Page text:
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January 1991, Vol. 114, No. 1
Fehmida Sleemi, Joan D. Borum, and Edward J. Wasilewski, Jr.
A bout 2.8 million workers in private industry and State and local governments are covered by major collective bargaining agreements scheduled to expire or reopen in 1991. Such agreements, covering 1,000 or more workers, account for one-third of the 8.5 million such workers under all major agreements. Workers whose contracts are on the 1991 bargaining calendar are almost evenly split between private industry and government. This is the first year, since data on government contracts were added to the major collective bargaining agreement series in 1985, that State and local government has accounted for more than 36 percent of the workers covered by major agreements scheduled for negotiation. The larger proportion of government workers in 1991 reflects a bargaining schedule involving more government workers (1,349,000) and fewer private industry workers (1,470,000) than at any time since the series' inception. (See tables 1 and 2.)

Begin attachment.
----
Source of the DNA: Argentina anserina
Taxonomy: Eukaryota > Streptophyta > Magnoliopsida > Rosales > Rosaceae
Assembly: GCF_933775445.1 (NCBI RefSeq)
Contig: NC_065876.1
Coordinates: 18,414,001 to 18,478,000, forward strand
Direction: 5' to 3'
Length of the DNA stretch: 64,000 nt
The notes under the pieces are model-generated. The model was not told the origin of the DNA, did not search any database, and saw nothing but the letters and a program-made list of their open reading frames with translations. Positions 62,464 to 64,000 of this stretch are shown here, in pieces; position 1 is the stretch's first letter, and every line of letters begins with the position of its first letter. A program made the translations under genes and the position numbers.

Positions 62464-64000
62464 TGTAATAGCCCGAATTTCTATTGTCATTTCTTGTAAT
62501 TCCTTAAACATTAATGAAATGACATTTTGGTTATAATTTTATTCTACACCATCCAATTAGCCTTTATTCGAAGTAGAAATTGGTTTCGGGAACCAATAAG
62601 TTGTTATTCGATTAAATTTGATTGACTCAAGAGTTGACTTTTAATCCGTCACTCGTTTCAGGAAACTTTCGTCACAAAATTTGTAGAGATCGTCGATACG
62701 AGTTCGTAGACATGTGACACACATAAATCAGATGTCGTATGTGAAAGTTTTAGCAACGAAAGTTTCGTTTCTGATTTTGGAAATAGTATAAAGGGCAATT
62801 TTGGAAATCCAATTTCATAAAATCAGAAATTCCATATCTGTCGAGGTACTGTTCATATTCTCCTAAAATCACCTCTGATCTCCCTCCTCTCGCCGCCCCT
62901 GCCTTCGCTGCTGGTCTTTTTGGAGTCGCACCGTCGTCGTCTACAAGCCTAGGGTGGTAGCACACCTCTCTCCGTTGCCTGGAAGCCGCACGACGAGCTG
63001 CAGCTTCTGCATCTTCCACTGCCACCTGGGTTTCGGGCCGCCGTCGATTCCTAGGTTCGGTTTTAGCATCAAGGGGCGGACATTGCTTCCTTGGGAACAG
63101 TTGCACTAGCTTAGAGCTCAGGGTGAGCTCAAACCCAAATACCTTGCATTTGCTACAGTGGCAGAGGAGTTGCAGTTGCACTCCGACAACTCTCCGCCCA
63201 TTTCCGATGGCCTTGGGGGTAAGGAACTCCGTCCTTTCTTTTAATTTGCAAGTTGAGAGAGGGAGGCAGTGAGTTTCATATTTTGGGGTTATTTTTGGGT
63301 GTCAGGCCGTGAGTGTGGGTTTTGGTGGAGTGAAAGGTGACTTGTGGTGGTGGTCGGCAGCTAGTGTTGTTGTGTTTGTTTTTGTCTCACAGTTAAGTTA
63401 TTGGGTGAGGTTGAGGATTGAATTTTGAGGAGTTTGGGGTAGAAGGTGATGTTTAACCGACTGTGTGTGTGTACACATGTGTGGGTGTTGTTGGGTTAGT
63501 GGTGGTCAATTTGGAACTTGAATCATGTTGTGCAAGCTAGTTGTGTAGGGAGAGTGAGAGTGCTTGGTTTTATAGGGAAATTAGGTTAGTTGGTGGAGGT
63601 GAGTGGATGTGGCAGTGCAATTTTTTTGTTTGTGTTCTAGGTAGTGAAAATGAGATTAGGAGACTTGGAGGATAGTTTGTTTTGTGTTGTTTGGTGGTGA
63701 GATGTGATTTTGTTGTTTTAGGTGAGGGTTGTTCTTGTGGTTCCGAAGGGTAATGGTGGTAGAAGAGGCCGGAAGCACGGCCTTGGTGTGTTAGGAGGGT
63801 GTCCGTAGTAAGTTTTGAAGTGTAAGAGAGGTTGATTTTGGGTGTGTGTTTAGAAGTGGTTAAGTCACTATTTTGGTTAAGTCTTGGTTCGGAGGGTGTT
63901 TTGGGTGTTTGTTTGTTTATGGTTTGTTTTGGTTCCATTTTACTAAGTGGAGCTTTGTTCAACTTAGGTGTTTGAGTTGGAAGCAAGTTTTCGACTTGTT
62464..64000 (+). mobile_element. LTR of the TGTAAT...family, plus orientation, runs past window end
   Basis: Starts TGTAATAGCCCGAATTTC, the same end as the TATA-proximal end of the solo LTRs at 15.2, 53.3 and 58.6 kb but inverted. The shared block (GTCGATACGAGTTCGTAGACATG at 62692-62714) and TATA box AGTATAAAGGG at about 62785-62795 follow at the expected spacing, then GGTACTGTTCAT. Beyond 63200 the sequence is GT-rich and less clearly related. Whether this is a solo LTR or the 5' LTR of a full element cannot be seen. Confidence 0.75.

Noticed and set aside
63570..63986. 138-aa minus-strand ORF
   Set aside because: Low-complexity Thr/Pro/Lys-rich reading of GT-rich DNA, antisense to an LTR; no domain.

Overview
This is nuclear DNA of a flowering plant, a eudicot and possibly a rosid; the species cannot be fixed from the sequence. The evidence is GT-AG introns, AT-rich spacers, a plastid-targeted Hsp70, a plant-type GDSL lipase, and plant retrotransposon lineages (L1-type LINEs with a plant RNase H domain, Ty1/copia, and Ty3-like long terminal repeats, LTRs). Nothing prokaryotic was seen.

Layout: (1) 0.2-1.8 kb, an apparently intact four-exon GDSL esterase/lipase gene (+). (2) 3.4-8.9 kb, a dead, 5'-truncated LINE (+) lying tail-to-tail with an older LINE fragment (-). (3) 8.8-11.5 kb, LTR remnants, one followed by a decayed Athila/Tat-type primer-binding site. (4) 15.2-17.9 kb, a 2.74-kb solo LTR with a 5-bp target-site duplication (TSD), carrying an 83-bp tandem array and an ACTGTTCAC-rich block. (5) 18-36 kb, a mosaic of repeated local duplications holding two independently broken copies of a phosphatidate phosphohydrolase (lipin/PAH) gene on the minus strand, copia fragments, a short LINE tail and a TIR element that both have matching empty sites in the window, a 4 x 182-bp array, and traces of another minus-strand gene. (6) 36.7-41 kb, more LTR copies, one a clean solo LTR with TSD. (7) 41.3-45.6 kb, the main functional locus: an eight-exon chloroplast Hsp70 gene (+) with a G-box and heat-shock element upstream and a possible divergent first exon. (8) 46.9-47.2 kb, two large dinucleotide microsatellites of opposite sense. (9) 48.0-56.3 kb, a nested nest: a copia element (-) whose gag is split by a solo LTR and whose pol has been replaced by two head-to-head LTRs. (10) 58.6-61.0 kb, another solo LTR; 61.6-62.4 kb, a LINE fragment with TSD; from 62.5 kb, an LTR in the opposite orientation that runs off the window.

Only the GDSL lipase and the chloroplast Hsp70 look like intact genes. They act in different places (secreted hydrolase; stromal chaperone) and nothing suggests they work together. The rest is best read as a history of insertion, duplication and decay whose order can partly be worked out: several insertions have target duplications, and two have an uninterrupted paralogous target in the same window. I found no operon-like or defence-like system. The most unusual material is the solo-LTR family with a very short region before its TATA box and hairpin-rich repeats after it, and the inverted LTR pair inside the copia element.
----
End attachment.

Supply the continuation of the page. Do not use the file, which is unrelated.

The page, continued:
In State and local government, bargaining in 1991 will involve about 52 percent of the 2.6 million workers under major agreements, the largest proportion since 1985. The 738,000 State government workers covered by contracts slated for negotiation are mostly in New York, California, Florida, and Pennsylvania. Bargaining activity in local government involves 612,000 workers who are geographically dispersed, with the largest group (87,000) located in Los Angeles County.
In private industry, bargaining will cover about 25 percent of the 5.9 million workers, the smallest proportion in at least a decade. Three-fifths (901,000) of the workers whose contracts are scheduled for renegotiation in 1991 are in nonmanufacturing industries. The largest numbers are in construction (250,000 workers), wholesale and retail trade (195,000 workers), trucking (187,000 workers) and mining (65,000 workers). In manufacturing, 570,000 workers are under contracts up for renegotiation. The largest numbers are in apparel (138,000 workers) and electronic and electrical equipment (121,000 workers).
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